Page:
This summer, I have learned a variety of valuable skills to help further my science career. Not only did I gain many new research skills, I also improved my networking skills and received advice from top scientists. This gave me a sense of confidence that there is a place for me in science. This summer program has given me insight into all aspects of the research field, and I will be able to apply that to my future career.

Keyanna Franklin, University of Maryland

My experience in the Summer Internship Program at the NIAMS surpassed my expectations! Initially, I entered the program unsure of my skills and qualifications, especially to be selected as a summer intern at the prestigious NIH. However, the staff, the scientists and the students were very encouraging and provided me with many resources. I was placed in a lab under a brilliant PI, Dr. Paul Wingfield, and under the amazing guidance of Dr. Altaira Dearborn. Dr. Dearborn exposed me to many techniques and taught me unforgettable science. I found myself looking forward to going to work just for our many talks about her research. To be surrounded by so many scientists whose passion for science translated in their work was inspiring. I will forever be grateful to Dr. Dearborn and the NIAMS for this incredible experience!

Daria Coffield photo

Daria Coffield, Howard University

My time here at the NIAMS has been rewarding and insightful. My exposure to the groundbreaking research being conducted here has inspired me to pursue more research positions in my undergraduate career. Furthermore, it has encouraged me to start an organization at my university to help other students become involved in the great work being done at the NIH and to find mentorships with the nation's leading doctors and researchers.

Kathleen Marinelli photo

Kathleen Marinelli, Creighton University

I had an amazing second summer as an intern at the NIAMS. I characterized stenoses and pseudostenoses within the subclavian/axillary arteries on Magnetic Resonance Angiography in large vessel vasculitis under the mentorship of Dr. Peter Grayson. In addition to my research project, Dr. Grayson allowed me to be a very active participant in the clinic, where I was able to see patients weekly and be a part of the decision-making process for the treatment of their difficult disease. These past two summers have played a pivotal role in my decision to pursue a career in translational research.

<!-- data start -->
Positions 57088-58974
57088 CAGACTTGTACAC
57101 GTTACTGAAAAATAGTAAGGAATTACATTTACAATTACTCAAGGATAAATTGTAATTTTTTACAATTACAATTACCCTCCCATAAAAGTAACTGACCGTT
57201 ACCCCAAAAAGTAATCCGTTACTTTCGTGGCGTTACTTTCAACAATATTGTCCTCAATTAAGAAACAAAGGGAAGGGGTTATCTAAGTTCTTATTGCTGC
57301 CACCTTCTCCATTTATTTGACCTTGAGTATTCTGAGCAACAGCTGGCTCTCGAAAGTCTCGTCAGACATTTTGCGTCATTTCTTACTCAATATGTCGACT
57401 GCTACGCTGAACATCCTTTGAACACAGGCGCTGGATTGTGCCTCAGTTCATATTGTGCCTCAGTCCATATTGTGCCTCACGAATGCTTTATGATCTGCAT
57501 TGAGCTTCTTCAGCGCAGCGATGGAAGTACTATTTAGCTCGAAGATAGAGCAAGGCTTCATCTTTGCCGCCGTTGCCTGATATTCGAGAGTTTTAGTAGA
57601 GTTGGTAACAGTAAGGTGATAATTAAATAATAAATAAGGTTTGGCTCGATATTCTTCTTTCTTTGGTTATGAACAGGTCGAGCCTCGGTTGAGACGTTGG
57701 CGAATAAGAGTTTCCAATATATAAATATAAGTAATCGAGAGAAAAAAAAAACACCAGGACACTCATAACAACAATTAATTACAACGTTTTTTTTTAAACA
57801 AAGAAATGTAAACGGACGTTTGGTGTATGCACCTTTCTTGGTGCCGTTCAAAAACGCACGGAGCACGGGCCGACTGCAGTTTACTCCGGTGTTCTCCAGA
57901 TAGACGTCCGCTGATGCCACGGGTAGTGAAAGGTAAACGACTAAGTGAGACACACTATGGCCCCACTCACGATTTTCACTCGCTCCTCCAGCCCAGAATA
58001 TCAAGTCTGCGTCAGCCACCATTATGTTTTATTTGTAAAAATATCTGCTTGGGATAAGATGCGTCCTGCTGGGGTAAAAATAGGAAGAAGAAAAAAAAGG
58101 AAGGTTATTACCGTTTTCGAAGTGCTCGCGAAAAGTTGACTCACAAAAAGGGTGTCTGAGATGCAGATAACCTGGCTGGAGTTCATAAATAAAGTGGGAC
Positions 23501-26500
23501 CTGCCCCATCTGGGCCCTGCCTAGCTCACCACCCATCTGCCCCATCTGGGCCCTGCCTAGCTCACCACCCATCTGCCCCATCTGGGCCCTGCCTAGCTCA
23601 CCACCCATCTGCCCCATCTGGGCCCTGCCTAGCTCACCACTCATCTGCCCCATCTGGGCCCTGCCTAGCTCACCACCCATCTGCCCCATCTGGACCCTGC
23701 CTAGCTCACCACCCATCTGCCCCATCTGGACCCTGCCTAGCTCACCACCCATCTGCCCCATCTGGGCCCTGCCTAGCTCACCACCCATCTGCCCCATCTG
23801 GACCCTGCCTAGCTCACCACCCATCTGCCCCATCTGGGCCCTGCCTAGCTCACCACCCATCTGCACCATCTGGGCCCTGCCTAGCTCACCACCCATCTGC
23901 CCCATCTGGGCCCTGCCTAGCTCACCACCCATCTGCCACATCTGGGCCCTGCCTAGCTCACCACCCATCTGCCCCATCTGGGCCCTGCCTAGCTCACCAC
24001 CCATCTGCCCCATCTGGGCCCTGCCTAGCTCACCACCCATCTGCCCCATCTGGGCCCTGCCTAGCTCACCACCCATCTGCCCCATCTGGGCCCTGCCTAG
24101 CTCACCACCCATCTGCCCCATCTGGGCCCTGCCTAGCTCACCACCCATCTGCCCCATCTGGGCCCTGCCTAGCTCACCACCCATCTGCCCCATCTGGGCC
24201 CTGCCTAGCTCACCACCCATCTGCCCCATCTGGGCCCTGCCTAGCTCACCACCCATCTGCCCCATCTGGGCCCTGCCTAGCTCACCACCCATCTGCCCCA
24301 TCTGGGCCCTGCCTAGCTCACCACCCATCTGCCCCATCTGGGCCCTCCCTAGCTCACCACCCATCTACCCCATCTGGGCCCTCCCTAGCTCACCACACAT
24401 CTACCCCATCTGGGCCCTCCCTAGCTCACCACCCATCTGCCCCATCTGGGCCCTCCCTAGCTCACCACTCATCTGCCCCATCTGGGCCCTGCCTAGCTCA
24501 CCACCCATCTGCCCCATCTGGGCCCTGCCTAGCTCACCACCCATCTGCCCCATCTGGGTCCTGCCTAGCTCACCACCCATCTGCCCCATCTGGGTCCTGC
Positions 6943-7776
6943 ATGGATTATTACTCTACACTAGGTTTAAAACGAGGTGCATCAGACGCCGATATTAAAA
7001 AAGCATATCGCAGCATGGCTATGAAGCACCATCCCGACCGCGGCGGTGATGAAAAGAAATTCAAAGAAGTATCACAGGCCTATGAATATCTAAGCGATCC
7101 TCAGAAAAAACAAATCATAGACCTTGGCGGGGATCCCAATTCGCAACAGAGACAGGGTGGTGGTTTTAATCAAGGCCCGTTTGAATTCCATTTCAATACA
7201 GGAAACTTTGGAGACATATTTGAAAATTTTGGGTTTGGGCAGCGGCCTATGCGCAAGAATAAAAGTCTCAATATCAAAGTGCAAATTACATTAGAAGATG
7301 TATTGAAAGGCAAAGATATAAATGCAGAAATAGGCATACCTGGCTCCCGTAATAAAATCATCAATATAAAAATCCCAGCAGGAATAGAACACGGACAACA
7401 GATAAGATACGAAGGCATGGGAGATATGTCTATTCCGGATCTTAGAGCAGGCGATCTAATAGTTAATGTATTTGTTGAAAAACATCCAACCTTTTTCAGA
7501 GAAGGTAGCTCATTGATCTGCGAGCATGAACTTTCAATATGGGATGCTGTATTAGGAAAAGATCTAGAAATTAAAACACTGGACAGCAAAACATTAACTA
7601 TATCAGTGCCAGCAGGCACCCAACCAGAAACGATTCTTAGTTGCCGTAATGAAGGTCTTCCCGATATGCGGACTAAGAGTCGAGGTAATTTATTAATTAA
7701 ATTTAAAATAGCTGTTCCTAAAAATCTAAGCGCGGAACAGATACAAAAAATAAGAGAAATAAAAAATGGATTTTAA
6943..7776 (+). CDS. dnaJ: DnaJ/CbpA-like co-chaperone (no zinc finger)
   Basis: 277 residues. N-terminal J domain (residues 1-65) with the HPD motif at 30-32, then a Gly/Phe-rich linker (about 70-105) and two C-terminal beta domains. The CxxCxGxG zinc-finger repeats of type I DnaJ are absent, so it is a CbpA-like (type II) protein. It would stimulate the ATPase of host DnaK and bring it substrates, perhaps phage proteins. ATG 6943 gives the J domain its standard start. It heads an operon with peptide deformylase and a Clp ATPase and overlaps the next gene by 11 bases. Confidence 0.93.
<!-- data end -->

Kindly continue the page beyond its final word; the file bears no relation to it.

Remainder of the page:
Somin Kim photo

Somin Kim, Emory University

This summer as a returning intern has been amazing. Working at the NIH has taught me such a diverse set of techniques—even though I worked in the Autoimmunity Branch at the NIAMS, I was taught RNA sequencing analysis and was able to collaborate with the National Eye Institute! This summer, my project focused on a set of patients with a mutation in a certain gene. We found that these patients exhibited abnormal B and T cell populations, and the goal of my project was to show these phenotypes in vitro and identify the genes the minor spliceosome targets that affect normal T-cell differentiation and proliferation. My experiences at the NIAMS have provided me with wonderful mentors and publication opportunities—I highly recommend this renowned program!

Rachel Patterson photo

Rachel Patterson, St. Louis University

As a summer student at the NIH, I was able to work on an individualized research project under the supervision and guidance of a principal investigator. Though the weeks flew by, I was able to learn and refine a variety of laboratory skills and techniques. Being a part of the NIAMS enhanced the experience as everyone was invested in making me a better scientist, and pushing me to strengthen my laboratory, networking and communication skills.

Tiffany Ybarra photo

Tiffany Ybarra, California State University, Los Angeles

At first, I was hesitant to accept an internship that was across the country, but as they say, "Life begins at the end of your comfort zone.” I am very happy that I chose to spend my summer at the NIH because it helped to open my eyes to the real world of scientific research. I enjoyed my internship this summer and now have a very valuable research experience under my belt. 

Tiffany Najadifar photo

Tiffany Najadifar, University of Pittsburgh

This summer, I had the pleasure of working with Dr. Heidi Kong in the Dermatology Branch. By investigating the skin microbiome in healthy volunteers and those with primary immunodeficiency syndromes, I was able to learn a great deal about the clinical aspects of laboratory research and interact with patients who were part of the study. The diversity of research being done here is amazing, and I greatly appreciate the NIH for encouraging students to stay curious, promote discovery and thrive in science.